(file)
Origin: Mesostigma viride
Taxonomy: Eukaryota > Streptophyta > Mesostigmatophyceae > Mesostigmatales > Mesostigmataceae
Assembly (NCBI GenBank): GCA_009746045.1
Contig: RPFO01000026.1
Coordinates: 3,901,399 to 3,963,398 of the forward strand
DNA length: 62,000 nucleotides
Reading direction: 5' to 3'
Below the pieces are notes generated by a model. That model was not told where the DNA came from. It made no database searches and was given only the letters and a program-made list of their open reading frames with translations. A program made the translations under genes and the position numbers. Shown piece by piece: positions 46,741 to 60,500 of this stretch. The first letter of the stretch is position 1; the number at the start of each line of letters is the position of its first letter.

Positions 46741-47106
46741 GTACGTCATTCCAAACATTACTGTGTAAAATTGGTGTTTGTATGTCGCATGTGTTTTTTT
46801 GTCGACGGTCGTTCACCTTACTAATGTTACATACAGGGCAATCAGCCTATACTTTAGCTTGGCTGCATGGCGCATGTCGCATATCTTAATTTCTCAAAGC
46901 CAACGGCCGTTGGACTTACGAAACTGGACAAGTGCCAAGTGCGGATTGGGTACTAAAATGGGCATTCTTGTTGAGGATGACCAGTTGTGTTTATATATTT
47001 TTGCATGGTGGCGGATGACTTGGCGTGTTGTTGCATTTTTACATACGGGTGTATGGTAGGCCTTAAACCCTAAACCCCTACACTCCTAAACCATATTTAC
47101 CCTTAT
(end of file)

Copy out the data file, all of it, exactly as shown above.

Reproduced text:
Origin: Mesostigma viride
Taxonomy: Eukaryota > Streptophyta > Mesostigmatophyceae > Mesostigmatales > Mesostigmataceae
Assembly (NCBI GenBank): GCA_009746045.1
Contig: RPFO01000026.1
Coordinates: 3,901,399 to 3,963,398 of the forward strand
DNA length: 62,000 nucleotides
Reading direction: 5' to 3'
Below the pieces are notes generated by a model. That model was not told where the DNA came from. It made no database searches and was given only the letters and a program-made list of their open reading frames with translations. A program made the translations under genes and the position numbers. Shown piece by piece: positions 46,741 to 60,500 of this stretch. The first letter of the stretch is position 1; the number at the start of each line of letters is the position of its first letter.

Positions 46741-47106
46741 GTACGTCATTCCAAACATTACTGTGTAAAATTGGTGTTTGTATGTCGCATGTGTTTTTTT
46801 GTCGACGGTCGTTCACCTTACTAATGTTACATACAGGGCAATCAGCCTATACTTTAGCTTGGCTGCATGGCGCATGTCGCATATCTTAATTTCTCAAAGC
46901 CAACGGCCGTTGGACTTACGAAACTGGACAAGTGCCAAGTGCGGATTGGGTACTAAAATGGGCATTCTTGTTGAGGATGACCAGTTGTGTTTATATATTT
47001 TTGCATGGTGGCGGATGACTTGGCGTGTTGTTGCATTTTTACATACGGGTGTATGGTAGGCCTTAAACCCTAAACCCCTACACTCCTAAACCATATTTAC
47101 CCTTAT